Saturday, January 24, 2009

Tactical/Practical Glock: The Glock 34

Interesting article about the larger than average Glock.

Note the comment regarding the size compared to the much glorified 1911 ( rightfully so) and the part about the speed advantages for the 9mm when using longer barrels. This applies too to subguns people.

Also, anyone needing a good gunsmith, my friend Nomad asked me mention Blackie from HR Gunworks.
He's in Louisiana, the Baton Rouge area.

If Nomad recommends him, he’s a good guy to do business with.



The Glock 34

Guns Magazine, Sept, 1999 by Massad Ayoob


It's a target pistol. It's a tactical entry gun. It's a duty weapon. It's a home defense handgun. A tool that does that many jobs is usually sold by Ronco. The one under discussion now, though, is sold by Glock. It's called the "Tactical/Practical" and its numerical designation is the 9mm Model 34. (The same size gun in .40 S&W is the Model 35.)
The pistol is midway in size between the 4.5"-barrel G17 and G22, and the 6"-barrel target guns, the G17L and the G24. Barrel length on the Practical/Tactical guns is 5.3", with an overall length of 8.15". Weight is a feathery 23 ounces. Sight radius is 7.32".

The extended barrel and slide certainly don't size this gun out of the "tactical" realm. What we have to remember to maintain perspective is that the so-called "full size" Glock 17 and 22 aren't all that big to start with. Let's compare the Model 34 with some other popular fighting handguns that are routinely carried concealed.
Hide-Out Fighter
Note that the Model 34 is actually shorter than the standard size 1911 pistol, the Beretta 92 and a 4" service revolver. It's not only portable, it's actually concealable.

I carried my Model 34 for a week in a polymer Glock beltslide holster. Part of the time it was on my right hip, and part of the time the same rig was under my left armpit, attached to the top left strap of my Second Chance body armor. It was comfortable and quick to draw in both locations. Yes, it was also concealable in both locations.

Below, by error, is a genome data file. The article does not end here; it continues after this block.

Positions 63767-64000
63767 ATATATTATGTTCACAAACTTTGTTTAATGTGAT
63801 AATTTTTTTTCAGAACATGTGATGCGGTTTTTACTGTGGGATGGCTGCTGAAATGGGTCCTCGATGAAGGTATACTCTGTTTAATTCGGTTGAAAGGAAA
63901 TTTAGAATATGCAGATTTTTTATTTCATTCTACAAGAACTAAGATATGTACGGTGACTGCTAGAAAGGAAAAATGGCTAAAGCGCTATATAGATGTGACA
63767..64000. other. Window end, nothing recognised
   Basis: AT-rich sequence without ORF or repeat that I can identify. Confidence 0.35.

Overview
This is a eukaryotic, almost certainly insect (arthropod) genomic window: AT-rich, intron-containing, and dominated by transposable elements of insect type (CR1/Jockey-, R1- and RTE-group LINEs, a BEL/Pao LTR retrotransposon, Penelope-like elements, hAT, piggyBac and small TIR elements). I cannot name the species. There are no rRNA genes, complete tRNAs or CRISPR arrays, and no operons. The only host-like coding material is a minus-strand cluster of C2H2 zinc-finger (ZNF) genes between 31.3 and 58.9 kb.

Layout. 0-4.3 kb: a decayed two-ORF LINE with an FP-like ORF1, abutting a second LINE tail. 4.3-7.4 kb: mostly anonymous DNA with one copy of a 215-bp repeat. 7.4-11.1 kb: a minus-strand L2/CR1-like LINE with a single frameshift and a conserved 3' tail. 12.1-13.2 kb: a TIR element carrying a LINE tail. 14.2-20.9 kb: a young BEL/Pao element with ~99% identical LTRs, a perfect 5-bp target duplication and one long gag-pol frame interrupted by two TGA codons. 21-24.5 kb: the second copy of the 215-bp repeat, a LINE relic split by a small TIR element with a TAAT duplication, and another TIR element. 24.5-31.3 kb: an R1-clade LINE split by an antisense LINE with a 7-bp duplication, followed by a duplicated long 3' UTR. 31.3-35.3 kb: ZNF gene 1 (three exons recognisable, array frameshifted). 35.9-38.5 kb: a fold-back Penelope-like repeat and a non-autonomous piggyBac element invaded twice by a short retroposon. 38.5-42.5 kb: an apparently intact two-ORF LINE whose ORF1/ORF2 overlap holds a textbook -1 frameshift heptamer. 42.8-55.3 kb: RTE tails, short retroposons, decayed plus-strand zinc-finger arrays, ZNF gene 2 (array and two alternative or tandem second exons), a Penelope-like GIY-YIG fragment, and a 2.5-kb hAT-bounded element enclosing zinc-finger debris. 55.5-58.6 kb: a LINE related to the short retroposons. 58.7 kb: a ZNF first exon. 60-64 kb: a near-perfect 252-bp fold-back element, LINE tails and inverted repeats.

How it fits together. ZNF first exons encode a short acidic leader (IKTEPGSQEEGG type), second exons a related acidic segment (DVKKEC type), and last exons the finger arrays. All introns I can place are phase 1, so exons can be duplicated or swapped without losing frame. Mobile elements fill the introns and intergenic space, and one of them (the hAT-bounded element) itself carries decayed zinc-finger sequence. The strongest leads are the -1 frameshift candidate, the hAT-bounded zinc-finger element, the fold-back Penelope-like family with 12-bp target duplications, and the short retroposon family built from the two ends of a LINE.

While Glock pistols are amply accurate for service gun needs, few are truly "match accurate" save for the .45 caliber versions. This is because the .45 barrels are made by a different process than what Glock uses for its 9mm and .40 S&W models.
I've found that my little Glock 30 .45 compact will outshoot any 9mm or .40 pistol in their catalog, including the 6" barrel longslide guns intended for target shooting. The G34, however, proved to be the most accurate 9mm Glock I have handled.
Brian Toal, a New Jersey cop and firearms instructor, was able to print a 2" five-shot group with this gun at 25 yards, using Federal's exquisitely accurate 115 gr. hollowpoint from their Classic series, the 9BP. A Glock spokesman told me we could expect 2.5" groups at this distance, and clearly, he told me no lie.
Maybe you don't need 21? accuracy at 25 yards in a duty gun, but you know what? It's a confidence builder to have it there. The bad guy might know how to take cover too, or he might be endangering human lives from longer than usual range.

Early reports from the Columbine High School incident indicate that the first engagement of the cowardly killers with the deputy assigned to the school took place across the parking lot at a distance of some 70 yards. In the Norco bank robbery incident in California, a murdered deputy was killed at 54 yards, and another exchange in that long-running gunfight took place at some 60 yards.